Grable v. Varela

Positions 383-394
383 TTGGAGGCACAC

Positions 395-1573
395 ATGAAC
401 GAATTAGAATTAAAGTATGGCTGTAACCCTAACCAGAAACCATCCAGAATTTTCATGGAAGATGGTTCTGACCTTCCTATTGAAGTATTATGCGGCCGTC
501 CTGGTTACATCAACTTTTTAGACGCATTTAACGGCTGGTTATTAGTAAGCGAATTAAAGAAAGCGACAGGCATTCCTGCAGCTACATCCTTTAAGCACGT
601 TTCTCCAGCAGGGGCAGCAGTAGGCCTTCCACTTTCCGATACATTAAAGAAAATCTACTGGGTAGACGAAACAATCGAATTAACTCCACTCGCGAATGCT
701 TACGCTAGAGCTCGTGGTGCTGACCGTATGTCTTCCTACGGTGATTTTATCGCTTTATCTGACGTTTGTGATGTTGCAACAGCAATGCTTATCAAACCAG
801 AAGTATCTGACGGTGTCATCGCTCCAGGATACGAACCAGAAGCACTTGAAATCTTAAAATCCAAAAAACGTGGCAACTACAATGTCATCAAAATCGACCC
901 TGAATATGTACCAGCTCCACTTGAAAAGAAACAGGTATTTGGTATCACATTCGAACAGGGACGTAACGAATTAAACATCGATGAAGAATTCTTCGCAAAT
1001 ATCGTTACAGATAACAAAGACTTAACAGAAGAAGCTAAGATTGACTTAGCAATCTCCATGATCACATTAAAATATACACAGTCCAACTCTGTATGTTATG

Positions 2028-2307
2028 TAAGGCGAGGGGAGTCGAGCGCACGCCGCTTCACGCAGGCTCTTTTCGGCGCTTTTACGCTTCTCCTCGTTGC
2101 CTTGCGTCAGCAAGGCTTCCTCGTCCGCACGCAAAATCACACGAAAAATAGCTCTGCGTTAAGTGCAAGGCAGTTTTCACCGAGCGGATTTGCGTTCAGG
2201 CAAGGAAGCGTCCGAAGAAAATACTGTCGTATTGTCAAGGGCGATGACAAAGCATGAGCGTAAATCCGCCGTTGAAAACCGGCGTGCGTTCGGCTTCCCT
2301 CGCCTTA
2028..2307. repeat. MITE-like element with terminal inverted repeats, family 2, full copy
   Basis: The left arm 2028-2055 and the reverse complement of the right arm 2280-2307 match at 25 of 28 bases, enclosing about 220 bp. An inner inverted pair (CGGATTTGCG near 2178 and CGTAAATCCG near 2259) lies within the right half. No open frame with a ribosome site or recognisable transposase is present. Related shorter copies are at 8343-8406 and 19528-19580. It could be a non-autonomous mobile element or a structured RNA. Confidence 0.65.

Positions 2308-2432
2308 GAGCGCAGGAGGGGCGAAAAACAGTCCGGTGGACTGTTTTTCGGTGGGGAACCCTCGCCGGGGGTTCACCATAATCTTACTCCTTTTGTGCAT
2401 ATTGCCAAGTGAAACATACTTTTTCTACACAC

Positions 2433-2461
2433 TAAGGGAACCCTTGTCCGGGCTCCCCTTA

In Grable v. Varela, 115 Ariz. 222, 564 P.2d 911 (App. 1977), a child started a fire that spread to an unoccupied residence. Id. at 223, 564 P.2d at 912. A firefighter who was injured trying to extinguish the fire sued the child and his parents. Id. at 222-23, 564 P.2d at 911-12. The superior court granted summary judgment to the defendants based on the firefighter's rule. Id. at 223, 564 P.2d at 912. On appeal, the Court described the rule generally as prohibiting an injured firefighter from suing persons whose only connection with the injury was their negligent conduct in creating the fire. Id. The Court also explained the public policy behind the rule: It is the fireman's business to deal with that very hazard and hence . . . he cannot complain of negligence in the creation of the very occasion for his engagement. In terms of duty, it may be said that there is none owed the fireman to exercise care so as not to require the special services for which he is trained and paid. Probably most fires are attributable to negligence, and in the final analysis the policy decision is that it would be too burdensome to charge all who carelessly cause or fail to prevent fires with the injuries suffered by the expert retained with public funds to deal with those inevitable, although negligently created, occurrences. Applying the firefighter's rule, we concluded that the injured firefighter's claims were barred because a firefighter "has no cause of action against one whose negligence caused the fire in which he was injured." Id.